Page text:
Moana (Review)

Moana (Review)

Directed by Disney duo Ron Clements and Jon Musker (The Little Mermaid, Aladdin), Moana follows the titular Moana (Auli’i Cravalho), the daughter of the chief of a Polynesian tribe, who is chosen by the ocean itself to reunite a mystical relic with a goddess.  She sets sail in search of the demigod Maui (Dwayne Johnson) as she hopes to save her people.

I was really excited for this movie, mainly because the Polynesian culture is a culture that is very rarely seen in films.  And the film did not disappoint. Right from the start, the film immerses you in Polynesian culture, to the point that I am still humming and listening to “We Know the Way” even days after watching it.  Though, I guess I could say that of every song in the film as each song is catchy and powerful, and the soundtrack as a whole is more focused and thematically linked than Frozen, which suffered from a soundtrack and sounded like it was written by fifteen different people.

Everything from the music to the design of the characters instantly makes the film stand out from other similarly animated films such as Frozen and Tangled.  I make those comparisons mainly because the animation style (or at least the style of the characters) reminds me a lot of them.  Though I guess it’s no surprise considering that they are all animated by the same team.  It’s by no means a problem nor is it a distraction, though I almost wish the art style was different in order to differentiate the movies from each other artistically.  I remember how Mulan was animated to almost appear like a Chinese painting and I wish Moana was more Polynesian in style as well as story.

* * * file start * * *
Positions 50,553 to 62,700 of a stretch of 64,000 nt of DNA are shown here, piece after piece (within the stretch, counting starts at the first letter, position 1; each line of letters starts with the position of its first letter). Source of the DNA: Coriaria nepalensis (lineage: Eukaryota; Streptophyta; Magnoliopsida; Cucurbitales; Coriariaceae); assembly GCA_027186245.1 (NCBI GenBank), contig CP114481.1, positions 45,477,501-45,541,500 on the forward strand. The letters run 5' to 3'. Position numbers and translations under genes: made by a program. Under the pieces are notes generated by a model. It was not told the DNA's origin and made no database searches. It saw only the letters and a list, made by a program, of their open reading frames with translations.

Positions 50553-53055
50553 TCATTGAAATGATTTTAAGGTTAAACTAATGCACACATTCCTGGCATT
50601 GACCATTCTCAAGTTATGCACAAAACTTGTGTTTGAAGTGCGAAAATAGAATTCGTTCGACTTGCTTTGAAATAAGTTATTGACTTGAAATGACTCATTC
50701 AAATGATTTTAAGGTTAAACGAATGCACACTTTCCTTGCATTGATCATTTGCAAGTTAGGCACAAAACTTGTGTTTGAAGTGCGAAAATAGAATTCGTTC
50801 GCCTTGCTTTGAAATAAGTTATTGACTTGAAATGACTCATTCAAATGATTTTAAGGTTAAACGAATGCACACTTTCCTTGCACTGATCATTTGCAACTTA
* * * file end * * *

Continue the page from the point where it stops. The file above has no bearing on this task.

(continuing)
That issue is just a minor one for me, however.  While I was watching I didn’t care about the style because I was wrapped up in the story, the characters and the music.  While the story suffers in certain places (the beginning sort of drags and meanders while a character’s return at the end feels abrupt), it is the characters that sell it.  Moana is strong-willed but also unsure of herself.  In fact, it is her internal struggle that ends up being more interesting than her external struggle and I will always love movies like that.  It gives the film it’s center, it’s heart and it’s how we latch on to a character.  I don’t care who you are, at some point in your life you struggled with the age old question of “who you are.”

This theme of identity also extends to Maui, who at first appears to a somewhat charming yet brutish and selfish warrior, changes towards the end as we explore where he came from and why he is the way it is.  His struggles never overshadows Moana’s struggles, however, and the focus always remains on Moana and her adventure.  I say ‘adventure’ and not ‘story’ because this film really is an adventure form start to finish.  The common sentiment with this film is that Moana is Disney’s first action princess and they are absolutely correct.  She knows what she needs to do and she rarely hesitates.

Moana was an absolute joy from start to finish.  It’s funny, it’s endearing and I found myself enjoying it a lot more than I thought I would.  You should absolutely watch this movie.